Editor’s note: This article first ran in July 2017. Sommelier Sara Cyr and her husband, Chef Craig Cyr, owned former Columbia eatery The Cherry Street Wine Cellar & Bistro.
When you hear words like “organic” or “biodynamic,” you might jump to conclusions about cost or quality. Trust me, I have had the same reservations. It’s been nine years since I ran the first all organic/biodynamic wine by-the-glass program at my restaurant here in Columbia. I remember asking all of my wine distributors about organic wines and I heard similar responses… their comments were generally “the quality isn’t there,” or “organic wines taste mediocre and have a bad shelf life.”
And honestly, yes, 10 years ago some organic/biodynamic wines did have a quality issue that either affected the taste or the wine’s ability to age well.
Nevertheless, I have also tasted great organic wines. And many of them were actually the brightest most beautiful wines I had ever tasted. These wines, and the farmers that made them, convinced me years ago that organic and biodynamic practices were the best way to grow grapes and make fantastic wine.
Robert Sinskey is unapologetically a leader in organic/biodynamic wine practices in California and has been so for more than 25 years. He grows his grapes organically (without chemicals) and uses biodynamic practices, which is a philosophy based on Rudolph Steiner’s 1928 lecture “Agriculture.”
These practices embrace a “whole farm” approach, which taps into the rhythms of nature, heals the land and creates balanced, expressive and vibrant living wines. Craig and I use this same philosophy of integrated farming for the fruit, vegetables and animals we raise at our farm. We have seen first-hand how diversity creates a bounty of healthy food in a sustainable system.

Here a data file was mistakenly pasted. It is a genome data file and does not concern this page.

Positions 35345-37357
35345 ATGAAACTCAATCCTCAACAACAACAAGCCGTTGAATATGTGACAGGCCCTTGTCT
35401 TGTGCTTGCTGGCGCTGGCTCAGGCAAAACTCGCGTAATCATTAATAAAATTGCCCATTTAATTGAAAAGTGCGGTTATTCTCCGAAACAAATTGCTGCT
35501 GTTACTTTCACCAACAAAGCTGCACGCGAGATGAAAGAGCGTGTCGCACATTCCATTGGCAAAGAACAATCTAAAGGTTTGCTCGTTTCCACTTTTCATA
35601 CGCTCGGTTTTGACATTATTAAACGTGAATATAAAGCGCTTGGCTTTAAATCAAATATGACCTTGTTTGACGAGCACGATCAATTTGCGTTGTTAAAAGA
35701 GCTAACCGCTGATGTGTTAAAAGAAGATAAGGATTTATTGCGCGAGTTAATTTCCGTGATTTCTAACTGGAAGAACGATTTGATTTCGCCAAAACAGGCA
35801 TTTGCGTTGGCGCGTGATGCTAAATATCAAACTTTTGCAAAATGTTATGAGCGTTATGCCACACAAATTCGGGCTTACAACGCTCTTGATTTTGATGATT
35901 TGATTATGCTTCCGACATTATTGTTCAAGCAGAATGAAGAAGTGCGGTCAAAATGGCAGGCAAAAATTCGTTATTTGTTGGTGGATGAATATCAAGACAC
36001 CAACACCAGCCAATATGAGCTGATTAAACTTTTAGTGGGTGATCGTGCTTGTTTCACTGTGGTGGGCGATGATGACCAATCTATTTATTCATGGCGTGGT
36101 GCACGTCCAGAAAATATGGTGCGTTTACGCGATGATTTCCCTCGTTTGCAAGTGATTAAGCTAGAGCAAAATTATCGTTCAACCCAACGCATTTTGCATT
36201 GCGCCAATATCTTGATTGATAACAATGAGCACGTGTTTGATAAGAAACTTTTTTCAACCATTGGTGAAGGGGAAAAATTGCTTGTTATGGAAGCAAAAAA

So being a fan of these growing practices and of Sinskey wines, I was excited to have the opportunity to meet Mr. Sinskey last month. After talking with him and tasting his entire line-up of fantastic wines, I was most impressed with how down-to-earth he was. He isn’t trying to win awards or score points with wine critics, he is trying to make elegant, clean wine… and he is succeeding.
One thing that Mr. Sinskey can be proud of is that his wines are great with food. For each of his varietals, he recommends recipes to pair and complement the wine for each of his varietals. I thought that was a great idea for a wine producer (after all he knows his wine best!), so I decided to try one of his suggested recipes.
To marry with his wonderful Pinot Noir, he enjoys a roasted chicken with a mushroom and herb stuffing. I have to say the pairing was good, but I didn’t think the match was amazing. I tasted it several times and the wine was left a little sour and reserved. I like the fruit flavors to shine in my Pinot so I decided to add a sauce.
After years of pairing wine and food at our restaurant, I knew that Craig’s tomato sauces always bring out the best in Pinot Noir. So I made a quick tomato-mushroom sauce, added no sweetness, and it was perfect. The earthy notes of the mushrooms and herbs were wonderful with his terrior-driven light red, and the acid from the tomato sauce allowed the fruity notes to stay front and center throughout the entire meal.
As you celebrate this month with friends and family, if you are looking for a light red to sip on with burgers stacked with fresh tomatoes or with mushroom and chicken skewers off the grill, I think Sinskey Pinot Noir is a perfect choice. And if you happen to be watching fireworks and humming “This land is your land,” I can’t think of a more appropriate wine than this one from the talented Robert Sinskey who takes tremendous care of his diverse and healthy land. Enjoy!